National Geographic -- Moment of Death





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Published on May 31, 2012

This is an extract of "National Geographic: Moment of Death." The testimony of Al Sullivan begins at 8:30 into this extract. (I included more than just Al's testimony as I wanted to present both sides of this issue.) Please note that Al's testimony is corroborated by the surgeon, another cardiologist (familiar with Dr. Takata's operating room techniques) and the operating room staff. If there is no soul, how could Al accurately describe his surgery when he (1) was under anesthesia, (2) had cotton balls taped over his eyes and (3) had a drape between his face and the surgeon?

There are numerous recorded instances similar to this testimony. If we are not going to trust corroborating eyewitness testimony of highly-educated surgical staff, then who can we trust? If we decide to discount ALL eyewitness testimony, then we must discount much of the historical evidence prior to the invention of audio and video recordings since so much of history relies on eyewitness accounts that were later written down. Using the above standard, all history prior to the 1830's would be rejected as being "speculative" or "unscientific." Many history books would suddenly become quite thin.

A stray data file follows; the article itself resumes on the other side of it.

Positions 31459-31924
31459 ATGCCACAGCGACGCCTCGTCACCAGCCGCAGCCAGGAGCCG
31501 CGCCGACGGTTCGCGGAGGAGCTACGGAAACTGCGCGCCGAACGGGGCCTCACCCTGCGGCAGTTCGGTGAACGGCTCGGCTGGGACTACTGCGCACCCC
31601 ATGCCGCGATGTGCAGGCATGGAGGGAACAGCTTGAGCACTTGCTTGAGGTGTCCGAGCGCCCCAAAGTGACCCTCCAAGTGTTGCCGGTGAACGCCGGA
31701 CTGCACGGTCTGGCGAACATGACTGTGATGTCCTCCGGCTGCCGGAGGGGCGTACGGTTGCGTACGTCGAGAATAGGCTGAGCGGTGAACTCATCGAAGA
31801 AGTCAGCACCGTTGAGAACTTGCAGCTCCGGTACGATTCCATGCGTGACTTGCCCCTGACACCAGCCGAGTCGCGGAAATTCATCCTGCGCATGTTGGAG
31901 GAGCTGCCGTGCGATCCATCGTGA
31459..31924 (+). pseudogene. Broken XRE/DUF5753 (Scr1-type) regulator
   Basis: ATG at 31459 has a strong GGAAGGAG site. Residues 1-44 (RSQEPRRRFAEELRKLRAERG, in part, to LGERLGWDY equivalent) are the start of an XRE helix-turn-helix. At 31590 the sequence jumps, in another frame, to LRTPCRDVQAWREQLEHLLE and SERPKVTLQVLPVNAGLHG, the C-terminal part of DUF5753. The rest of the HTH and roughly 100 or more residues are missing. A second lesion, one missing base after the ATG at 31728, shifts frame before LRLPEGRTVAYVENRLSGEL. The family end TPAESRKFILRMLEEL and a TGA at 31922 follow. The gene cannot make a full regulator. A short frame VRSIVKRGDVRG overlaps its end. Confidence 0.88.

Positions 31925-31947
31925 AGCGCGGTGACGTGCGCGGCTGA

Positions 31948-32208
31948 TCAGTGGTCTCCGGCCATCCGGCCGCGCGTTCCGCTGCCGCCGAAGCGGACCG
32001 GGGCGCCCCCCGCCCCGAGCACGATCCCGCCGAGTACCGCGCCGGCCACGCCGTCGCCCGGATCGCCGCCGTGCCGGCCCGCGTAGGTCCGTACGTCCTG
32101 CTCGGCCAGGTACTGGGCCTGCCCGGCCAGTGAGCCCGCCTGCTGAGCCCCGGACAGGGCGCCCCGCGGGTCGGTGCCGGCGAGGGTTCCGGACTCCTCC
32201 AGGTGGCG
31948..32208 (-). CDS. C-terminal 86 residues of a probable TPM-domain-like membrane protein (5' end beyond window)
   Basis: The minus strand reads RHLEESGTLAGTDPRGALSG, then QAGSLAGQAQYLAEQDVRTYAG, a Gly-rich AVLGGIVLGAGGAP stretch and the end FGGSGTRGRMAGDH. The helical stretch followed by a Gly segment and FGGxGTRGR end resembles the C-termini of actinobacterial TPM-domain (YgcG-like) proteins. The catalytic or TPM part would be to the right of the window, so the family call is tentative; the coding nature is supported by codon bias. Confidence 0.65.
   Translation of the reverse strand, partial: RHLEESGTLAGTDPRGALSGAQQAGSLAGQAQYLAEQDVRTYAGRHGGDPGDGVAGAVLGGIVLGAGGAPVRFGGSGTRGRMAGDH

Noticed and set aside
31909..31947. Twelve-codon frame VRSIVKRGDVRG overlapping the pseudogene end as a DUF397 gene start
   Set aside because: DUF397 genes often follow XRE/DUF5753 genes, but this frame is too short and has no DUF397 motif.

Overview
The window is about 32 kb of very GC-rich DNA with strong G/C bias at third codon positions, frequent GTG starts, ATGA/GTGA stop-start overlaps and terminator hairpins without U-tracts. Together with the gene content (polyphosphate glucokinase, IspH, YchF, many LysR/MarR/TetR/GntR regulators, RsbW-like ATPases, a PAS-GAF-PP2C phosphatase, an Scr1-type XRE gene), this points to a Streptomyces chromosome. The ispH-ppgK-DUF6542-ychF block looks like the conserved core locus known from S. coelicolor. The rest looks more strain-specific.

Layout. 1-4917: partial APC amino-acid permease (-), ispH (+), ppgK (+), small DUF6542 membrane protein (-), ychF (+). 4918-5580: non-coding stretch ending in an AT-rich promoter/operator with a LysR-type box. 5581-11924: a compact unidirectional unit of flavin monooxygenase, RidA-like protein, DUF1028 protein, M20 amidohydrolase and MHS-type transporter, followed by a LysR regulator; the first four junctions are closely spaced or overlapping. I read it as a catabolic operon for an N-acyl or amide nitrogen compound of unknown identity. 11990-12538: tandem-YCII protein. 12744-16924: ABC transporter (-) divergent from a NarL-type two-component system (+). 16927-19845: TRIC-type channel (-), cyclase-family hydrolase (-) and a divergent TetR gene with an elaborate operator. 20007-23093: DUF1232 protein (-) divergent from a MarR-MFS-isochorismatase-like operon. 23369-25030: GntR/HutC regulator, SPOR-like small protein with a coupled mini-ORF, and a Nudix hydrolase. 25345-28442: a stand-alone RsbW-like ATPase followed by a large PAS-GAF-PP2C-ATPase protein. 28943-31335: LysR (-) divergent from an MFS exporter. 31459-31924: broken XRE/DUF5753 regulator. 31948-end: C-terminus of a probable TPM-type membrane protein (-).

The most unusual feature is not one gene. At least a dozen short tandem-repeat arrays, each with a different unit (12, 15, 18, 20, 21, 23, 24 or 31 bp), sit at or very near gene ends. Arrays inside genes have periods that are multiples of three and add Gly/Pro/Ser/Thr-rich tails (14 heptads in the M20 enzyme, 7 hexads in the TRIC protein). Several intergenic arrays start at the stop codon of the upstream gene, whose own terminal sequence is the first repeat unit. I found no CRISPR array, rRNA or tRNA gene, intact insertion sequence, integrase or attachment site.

However, we do not discount history just because it is largely based on eyewitness testimony. So, why do naturalists immediately discount "out of body" experiences that have been objectively verified by credible eyewitnesses?

Answer: Because it disproves their naturalistic assumptions. They would rather believe a lie than objectively pursue wherever the actual evidence leads.

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